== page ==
With these reasons in mind, it is understandable that reptiles seek out places that are warm, humid, and safe from predators to lie low in the winter months. Not all reptiles make it out of brumation every year, though, especially during particularly cold and harsh winters.
Outcome of Brumation in the Wild
Brumation is very hard on reptiles in the wild. As I mentioned earlier, many reptiles do not survive the process. It is common for them to develop illnesses because of parasites and bacteria. Additionally, many reptiles do not build up enough fat before the cold months, and they end up starving to death.
So, while brumation in the wild is completely natural, it is not a foolproof plan for survival. However, it does keep the majority of reptiles safe during the winter and prepares them for breeding in the following spring and summer.
The drop in temperature and brumation period also prepares the reptile’s body for the mating and breeding season, depending on their species. Males will start producing sperm, and females will ovulate. Some species will mate during early brumation or just before so their offspring are born in more favorable conditions.
Brumation in Captivity
Reptiles do not always have to brumate in captivity, though many will attempt to do so purely out of natural instinct. Some reptile owners will allow their reptiles to brumate, and some will not. Most reptile owners have personal reasons for whether or not they encourage brumation that form part of their husbandry practices.
To encourage brumation, you would need to know how long and when your specific species of reptile needs to brumate. Some species, such as leopard geckos, can be brumated anywhere from one to three months, while other species such as colubrid snakes need three months or more.
Changes in ambient temperature, humidity levels, and barometric pressure that are so small they are unnoticed by us, are major changes to reptiles, even for those in captivity. Research the area you stay in to determine when these changes start happening and align that with the research you have done on your species of reptile.
General Brumation Practices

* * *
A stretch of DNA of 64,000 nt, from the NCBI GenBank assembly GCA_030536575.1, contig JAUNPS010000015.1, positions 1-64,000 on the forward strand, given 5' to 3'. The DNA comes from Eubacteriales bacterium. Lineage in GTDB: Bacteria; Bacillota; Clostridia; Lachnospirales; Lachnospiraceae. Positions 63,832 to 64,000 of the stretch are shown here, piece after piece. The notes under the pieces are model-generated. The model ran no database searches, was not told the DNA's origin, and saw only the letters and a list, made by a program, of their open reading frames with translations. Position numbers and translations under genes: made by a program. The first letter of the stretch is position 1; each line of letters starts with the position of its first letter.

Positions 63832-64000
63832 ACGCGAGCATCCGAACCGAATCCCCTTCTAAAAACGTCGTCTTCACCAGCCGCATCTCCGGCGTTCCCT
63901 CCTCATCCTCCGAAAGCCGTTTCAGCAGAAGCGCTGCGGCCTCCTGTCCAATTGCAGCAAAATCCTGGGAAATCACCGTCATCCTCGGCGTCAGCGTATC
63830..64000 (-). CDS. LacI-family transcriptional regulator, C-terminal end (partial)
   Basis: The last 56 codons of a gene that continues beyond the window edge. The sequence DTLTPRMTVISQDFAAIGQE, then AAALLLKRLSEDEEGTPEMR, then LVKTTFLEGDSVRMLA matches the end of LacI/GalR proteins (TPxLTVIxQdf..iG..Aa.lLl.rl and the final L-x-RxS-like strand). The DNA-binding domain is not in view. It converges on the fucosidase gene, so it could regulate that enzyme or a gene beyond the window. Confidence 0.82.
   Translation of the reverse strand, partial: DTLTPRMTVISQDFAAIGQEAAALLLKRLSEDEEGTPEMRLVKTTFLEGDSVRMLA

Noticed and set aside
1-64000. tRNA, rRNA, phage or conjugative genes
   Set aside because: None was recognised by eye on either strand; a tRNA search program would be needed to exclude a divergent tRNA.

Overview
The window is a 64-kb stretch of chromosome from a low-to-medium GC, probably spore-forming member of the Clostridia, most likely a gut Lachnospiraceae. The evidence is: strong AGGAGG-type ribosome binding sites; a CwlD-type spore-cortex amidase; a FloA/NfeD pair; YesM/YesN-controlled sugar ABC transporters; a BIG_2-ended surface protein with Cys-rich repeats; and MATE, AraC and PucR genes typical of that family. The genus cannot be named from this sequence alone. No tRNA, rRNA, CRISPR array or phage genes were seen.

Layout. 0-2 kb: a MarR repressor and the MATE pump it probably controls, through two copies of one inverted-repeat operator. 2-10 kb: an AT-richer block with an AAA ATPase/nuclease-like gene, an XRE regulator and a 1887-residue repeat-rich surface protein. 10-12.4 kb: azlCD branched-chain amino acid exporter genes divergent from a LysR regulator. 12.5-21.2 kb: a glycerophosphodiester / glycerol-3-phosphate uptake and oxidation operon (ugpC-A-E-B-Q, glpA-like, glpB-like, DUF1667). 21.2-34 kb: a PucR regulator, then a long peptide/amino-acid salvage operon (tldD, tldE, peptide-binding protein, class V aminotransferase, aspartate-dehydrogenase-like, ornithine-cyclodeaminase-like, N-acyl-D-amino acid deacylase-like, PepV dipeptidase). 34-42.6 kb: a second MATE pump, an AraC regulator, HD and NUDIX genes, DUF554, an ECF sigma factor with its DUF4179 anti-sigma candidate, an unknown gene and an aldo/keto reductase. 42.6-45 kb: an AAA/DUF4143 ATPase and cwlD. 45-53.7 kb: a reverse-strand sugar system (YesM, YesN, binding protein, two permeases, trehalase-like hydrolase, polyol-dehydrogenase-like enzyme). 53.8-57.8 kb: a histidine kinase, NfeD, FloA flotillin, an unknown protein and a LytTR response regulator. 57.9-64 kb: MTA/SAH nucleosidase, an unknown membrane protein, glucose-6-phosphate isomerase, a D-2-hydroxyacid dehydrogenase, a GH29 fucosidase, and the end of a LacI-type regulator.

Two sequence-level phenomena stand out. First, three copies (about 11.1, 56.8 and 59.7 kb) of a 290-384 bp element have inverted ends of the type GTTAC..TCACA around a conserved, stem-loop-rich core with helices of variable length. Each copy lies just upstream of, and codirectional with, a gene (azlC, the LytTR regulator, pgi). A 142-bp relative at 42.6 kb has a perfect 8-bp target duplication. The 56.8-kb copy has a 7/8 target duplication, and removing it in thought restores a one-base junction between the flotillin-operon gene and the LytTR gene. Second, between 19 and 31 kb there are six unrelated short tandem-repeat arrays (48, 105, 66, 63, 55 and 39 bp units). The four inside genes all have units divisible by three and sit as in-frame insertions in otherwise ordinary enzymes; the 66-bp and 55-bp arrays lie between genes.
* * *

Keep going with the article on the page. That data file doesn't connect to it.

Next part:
During the couple of weeks leading up to the beginning of your planned brumation, you should feed your reptile a little bit extra at every meal. Including more fatty treats between meals will also help them build up healthy fat stores to maintain them through their brumation. It is normal and even healthy for your reptile to gain a bit of extra weight during this process.
It is a good idea to take your reptile for a check-up at the vet before you plan on brumating them. This will tell you if they have any bacteria, parasites, or fungal infections that will become a problem once their bodies weaken due to the brumation.
Brumation usually consists of dropping the overall temperature of the enclosure by a couple of degrees Fahrenheit, reducing the light portion of the photocycle, and reducing the amount of food you offer to your reptile.
Your reptile will pick a spot where they are comfortable and stay there, sometimes for days at a time without moving at all! This can be incredibly unnerving to first-time and even experienced reptile owners who allow their pets to practice brumation.
Your reptile should always have access to fresh water every day, even if they aren’t drinking much during brumation. It is essential to their health that they stay properly hydrated and have access to water when they decide it’s time to drink!
If you are worried they are not drinking enough, or start showing signs of dehydration, then you can soak them once a week in water that is the same temperature as the spot inside their enclosure that they were laying in.